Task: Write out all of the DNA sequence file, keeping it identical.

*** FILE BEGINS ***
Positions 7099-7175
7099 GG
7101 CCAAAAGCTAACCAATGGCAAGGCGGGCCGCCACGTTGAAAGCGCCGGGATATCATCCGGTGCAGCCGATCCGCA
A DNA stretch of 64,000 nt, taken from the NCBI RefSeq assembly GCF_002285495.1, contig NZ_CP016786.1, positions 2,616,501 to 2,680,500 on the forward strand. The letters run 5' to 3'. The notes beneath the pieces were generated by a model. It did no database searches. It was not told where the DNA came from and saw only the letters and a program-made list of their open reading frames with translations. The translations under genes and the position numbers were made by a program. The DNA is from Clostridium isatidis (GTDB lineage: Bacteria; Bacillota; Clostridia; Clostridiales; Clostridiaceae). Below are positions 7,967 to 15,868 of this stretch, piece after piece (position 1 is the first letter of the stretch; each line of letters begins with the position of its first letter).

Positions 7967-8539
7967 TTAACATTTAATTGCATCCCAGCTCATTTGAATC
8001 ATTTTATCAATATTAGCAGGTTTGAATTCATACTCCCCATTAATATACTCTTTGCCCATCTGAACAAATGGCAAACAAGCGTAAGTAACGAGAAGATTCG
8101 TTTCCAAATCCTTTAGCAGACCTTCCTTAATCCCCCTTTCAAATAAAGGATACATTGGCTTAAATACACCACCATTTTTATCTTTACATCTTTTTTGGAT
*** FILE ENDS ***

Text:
Positions 7099-7175
7099 GG
7101 CCAAAAGCTAACCAATGGCAAGGCGGGCCGCCACGTTGAAAGCGCCGGGATATCATCCGGTGCAGCCGATCCGCA
A DNA stretch of 64,000 nt, taken from the NCBI RefSeq assembly GCF_002285495.1, contig NZ_CP016786.1, positions 2,616,501 to 2,680,500 on the forward strand. The letters run 5' to 3'. The notes beneath the pieces were generated by a model. It did no database searches. It was not told where the DNA came from and saw only the letters and a program-made list of their open reading frames with translations. The translations under genes and the position numbers were made by a program. The DNA is from Clostridium isatidis (GTDB lineage: Bacteria; Bacillota; Clostridia; Clostridiales; Clostridiaceae). Below are positions 7,967 to 15,868 of this stretch, piece after piece (position 1 is the first letter of the stretch; each line of letters begins with the position of its first letter).

Positions 7967-8539
7967 TTAACATTTAATTGCATCCCAGCTCATTTGAATC
8001 ATTTTATCAATATTAGCAGGTTTGAATTCATACTCCCCATTAATATACTCTTTGCCCATCTGAACAAATGGCAAACAAGCGTAAGTAACGAGAAGATTCG
8101 TTTCCAAATCCTTTAGCAGACCTTCCTTAATCCCCCTTTCAAATAAAGGATACATTGGCTTAAATACACCACCATTTTTATCTTTACATCTTTTTTGGAT